In Montreal, We Speak Franglish

More blogging en français in Montreal is when I started writing des textes en French.

I have been enjoying writing in French. I’ve also been enjoying the interaction that comes out of it. There’s a few posts I wrote in French and the comments are mixed up in two languages which I find very cool. A true testimony of a great cultural side of Montreal. Sure, there are a few exceptions where all the comments turn out to be in English even though the post is in French. The one thing that hasn’t happened yet is an English post getting French comments… or maybe I just missed it when it happened.

That’s the online world. Out in the streets, it’s pretty much the same thing. I was at a restaurant last week. We were speaking English to each other, the waitress came and everybody was suddenly speaking French. I was actually observing that and it was… wow. It’s incredible to speak two languages and switch from one to the other as if they were one.

The same thing happens at the office. We’re all bilingual here with a lady that speaks Spanish on the phone all the time. There’s one guy who always speaks French no matter what other people say. The others keep switching languages back and forth. That’s cool.

Et voilà Montréal. Comprendre est plus important que le choix de langue. Personally, I have no preference when talking, mais je préfère tapper en anglais. All the accents in French (é, è, à, ç, ë, ô) are just a pain in the ass to type. Alors pourquoi est-ce que je tappe en français sur Metroblogging Montreal? Le bilinguisme est une caractéristique culturelle importante de Montréal. You take that out and you’ve got no Montreal.

The drawback of this is that these things can get confusing. The graphic design of that sign is so bad that it’s horrible.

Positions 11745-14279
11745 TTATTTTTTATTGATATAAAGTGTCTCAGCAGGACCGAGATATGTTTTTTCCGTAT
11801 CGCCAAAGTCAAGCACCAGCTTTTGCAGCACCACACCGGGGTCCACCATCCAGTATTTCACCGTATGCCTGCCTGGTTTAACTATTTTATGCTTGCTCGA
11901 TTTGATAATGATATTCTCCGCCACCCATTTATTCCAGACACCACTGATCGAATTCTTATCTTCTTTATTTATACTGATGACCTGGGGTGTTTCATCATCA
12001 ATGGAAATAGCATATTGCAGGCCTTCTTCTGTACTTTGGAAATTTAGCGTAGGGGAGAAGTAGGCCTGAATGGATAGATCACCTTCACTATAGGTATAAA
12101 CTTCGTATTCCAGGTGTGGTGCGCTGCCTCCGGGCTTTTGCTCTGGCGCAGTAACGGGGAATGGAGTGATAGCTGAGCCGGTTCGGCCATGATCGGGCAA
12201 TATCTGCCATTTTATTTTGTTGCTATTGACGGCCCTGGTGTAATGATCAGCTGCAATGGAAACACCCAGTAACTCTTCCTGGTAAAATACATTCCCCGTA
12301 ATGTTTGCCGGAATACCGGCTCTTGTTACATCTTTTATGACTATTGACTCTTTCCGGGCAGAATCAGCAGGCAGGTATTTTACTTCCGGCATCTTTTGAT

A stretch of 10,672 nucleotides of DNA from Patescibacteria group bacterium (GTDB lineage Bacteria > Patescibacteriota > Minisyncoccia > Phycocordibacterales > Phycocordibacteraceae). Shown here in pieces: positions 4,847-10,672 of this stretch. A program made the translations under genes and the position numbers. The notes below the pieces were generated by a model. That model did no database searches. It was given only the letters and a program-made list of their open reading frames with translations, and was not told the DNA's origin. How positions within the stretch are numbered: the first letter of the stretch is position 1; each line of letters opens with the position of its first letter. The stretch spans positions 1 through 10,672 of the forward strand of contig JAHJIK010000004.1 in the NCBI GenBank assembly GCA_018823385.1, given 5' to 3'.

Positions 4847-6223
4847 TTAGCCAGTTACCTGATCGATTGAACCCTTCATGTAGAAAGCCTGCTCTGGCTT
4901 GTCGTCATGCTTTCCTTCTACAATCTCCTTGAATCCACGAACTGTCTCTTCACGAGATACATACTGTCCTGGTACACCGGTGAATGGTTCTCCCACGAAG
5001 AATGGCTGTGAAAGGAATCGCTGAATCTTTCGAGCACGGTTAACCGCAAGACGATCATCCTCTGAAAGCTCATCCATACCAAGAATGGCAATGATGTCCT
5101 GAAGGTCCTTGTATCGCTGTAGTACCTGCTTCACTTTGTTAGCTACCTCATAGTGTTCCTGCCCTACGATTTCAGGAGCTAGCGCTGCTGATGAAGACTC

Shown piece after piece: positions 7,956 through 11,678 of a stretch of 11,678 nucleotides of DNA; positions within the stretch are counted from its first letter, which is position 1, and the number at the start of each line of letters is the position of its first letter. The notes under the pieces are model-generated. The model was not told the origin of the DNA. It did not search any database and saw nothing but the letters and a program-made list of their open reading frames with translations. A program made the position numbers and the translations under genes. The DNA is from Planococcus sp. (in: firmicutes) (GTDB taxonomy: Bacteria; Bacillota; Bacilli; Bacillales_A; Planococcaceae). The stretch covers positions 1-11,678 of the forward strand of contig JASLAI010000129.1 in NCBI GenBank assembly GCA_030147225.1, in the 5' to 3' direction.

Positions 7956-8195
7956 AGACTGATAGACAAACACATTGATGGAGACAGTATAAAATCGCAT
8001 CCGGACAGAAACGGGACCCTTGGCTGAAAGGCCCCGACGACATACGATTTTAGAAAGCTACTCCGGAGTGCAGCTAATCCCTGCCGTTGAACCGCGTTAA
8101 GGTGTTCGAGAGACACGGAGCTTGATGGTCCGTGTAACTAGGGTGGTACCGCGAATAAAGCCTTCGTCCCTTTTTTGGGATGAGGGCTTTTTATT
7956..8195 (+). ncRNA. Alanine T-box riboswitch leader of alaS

6 Comments so far

  1. brem (unregistered) on July 30th, 2007 @ 11:46 am

    Montreal is mostly bilingual in the eastern part of the island…

    And I find nothing wrong with the sign, except that they could have better placed everything, from a graphical design point of view. :)


  2. RS (unregistered) on July 30th, 2007 @ 1:16 pm

    I’m with Long…that sign is a disaster.


  3. jknotzke (unregistered) on July 30th, 2007 @ 1:23 pm

    That sign is bilingual because it’s on federal land.. But cool sighting. I ride by that everyday and never noticed that.

    J


  4. aj (unregistered) on July 30th, 2007 @ 2:23 pm

    It is a bit easy to stay within Anglophone cultural circles though, especially around certain institutions like Concordia, McGill, the Gazette, etc. The Anglo indie pop scene doesn’t tend to cross over with the French one except in certain genre categories, I’ve noticed. When it comes to the workplace there are plenty of anglo ‘family businesses’ where one can end up never speaking a word of French all day long except maybe to customers or suppliers…

    even if you were brought up here, if you spent your formative years in the Anglosphere it’s hard to break into even “common knowledge” French or Quebecois culture without just kinda diving in…


  5. Zelaurent (unregistered) on July 31st, 2007 @ 9:39 am

    Je suis fier d’inaugurer le premier commentaire en français de cet article.

    Tu décris précisément ce que j’aime à Montréal : cette double culture, qui se traduit le plus souvent dans des échanges bilingues, qui ne sanctionnent pas à la première faute de grammaire.

    Dans une mondialisation de l’économie et des cultures, c’est un avantage pour Montréal d’avoir cette ouverture d’esprit. Merci de garder ça intact ;)


  6. john (unregistered) on August 9th, 2007 @ 4:17 am

    Sur un Macintosh, c’est très facile de faire tous les accents, même avec un clavier anglophone. Il ne faut qu’appuyer sur option+e to drop an accent aiqu over the next vowel you tappe, option+` pour l’accent grave, et option+i pour l’accent circonflexe. Et voilà. Easy as pie.



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